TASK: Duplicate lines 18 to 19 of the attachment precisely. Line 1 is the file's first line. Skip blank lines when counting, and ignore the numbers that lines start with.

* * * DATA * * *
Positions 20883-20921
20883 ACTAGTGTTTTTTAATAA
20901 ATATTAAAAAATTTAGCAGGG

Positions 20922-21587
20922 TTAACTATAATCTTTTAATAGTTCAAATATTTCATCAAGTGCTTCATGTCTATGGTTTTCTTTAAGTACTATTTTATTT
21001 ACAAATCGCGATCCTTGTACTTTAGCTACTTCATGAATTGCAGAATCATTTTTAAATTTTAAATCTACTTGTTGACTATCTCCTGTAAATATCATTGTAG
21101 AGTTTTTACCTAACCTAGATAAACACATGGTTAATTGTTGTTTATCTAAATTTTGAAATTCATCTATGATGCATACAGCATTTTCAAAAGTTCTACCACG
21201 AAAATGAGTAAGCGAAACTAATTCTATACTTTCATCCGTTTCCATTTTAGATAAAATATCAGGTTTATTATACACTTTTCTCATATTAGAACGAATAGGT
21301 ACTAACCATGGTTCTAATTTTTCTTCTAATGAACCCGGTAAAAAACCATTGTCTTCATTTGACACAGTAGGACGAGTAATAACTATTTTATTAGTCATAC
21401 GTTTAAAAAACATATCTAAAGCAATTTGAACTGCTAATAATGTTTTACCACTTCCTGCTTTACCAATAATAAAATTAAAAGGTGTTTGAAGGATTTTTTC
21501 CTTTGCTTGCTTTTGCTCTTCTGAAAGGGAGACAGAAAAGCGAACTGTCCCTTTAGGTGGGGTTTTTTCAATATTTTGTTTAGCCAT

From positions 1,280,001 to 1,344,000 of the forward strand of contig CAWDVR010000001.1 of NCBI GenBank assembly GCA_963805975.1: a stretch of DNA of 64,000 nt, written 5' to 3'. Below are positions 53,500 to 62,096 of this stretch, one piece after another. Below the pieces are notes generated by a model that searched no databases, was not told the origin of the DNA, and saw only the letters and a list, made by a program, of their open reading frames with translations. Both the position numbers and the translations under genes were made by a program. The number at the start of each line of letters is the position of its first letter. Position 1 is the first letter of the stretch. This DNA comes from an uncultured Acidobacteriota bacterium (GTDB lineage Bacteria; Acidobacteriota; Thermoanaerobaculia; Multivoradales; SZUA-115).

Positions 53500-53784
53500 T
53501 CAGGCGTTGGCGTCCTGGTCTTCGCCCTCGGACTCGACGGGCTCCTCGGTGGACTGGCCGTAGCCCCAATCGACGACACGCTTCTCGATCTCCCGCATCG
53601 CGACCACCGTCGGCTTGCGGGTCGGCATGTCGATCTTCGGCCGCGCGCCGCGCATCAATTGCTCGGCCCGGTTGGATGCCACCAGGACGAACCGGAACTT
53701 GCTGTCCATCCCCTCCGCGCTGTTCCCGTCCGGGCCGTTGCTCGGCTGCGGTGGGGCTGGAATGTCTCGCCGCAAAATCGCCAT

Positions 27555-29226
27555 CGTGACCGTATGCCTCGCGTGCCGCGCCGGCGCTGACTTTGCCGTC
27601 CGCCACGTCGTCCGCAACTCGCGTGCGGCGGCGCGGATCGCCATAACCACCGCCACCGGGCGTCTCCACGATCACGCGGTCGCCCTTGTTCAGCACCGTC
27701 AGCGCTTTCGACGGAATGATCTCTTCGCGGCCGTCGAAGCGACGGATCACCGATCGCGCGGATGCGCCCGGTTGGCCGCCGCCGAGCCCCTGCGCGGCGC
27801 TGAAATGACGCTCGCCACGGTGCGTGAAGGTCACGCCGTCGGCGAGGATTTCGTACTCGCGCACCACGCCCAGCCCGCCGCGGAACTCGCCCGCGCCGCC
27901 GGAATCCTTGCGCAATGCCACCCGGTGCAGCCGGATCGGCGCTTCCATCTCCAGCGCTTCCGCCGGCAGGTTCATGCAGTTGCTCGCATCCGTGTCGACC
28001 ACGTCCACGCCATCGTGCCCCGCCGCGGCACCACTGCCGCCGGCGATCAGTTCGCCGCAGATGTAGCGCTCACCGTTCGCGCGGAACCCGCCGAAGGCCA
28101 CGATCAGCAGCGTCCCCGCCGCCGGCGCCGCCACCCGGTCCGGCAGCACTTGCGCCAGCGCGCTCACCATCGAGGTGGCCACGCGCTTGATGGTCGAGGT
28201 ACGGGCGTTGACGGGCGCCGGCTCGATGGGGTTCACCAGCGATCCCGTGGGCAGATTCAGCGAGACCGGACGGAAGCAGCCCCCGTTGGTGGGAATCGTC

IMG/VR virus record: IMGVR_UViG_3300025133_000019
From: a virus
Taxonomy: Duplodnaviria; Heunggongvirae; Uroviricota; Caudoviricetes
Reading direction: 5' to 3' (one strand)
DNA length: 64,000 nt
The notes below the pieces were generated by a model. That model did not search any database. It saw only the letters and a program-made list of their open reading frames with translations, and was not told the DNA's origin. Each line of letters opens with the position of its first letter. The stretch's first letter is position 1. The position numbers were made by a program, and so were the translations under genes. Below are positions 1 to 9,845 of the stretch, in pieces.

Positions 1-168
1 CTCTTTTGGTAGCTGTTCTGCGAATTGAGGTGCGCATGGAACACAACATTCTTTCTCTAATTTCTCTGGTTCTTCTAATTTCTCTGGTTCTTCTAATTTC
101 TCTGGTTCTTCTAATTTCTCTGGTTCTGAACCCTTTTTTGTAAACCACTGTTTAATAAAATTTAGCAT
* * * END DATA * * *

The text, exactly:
Positions 27555-29226
27555 CGTGACCGTATGCCTCGCGTGCCGCGCCGGCGCTGACTTTGCCGTC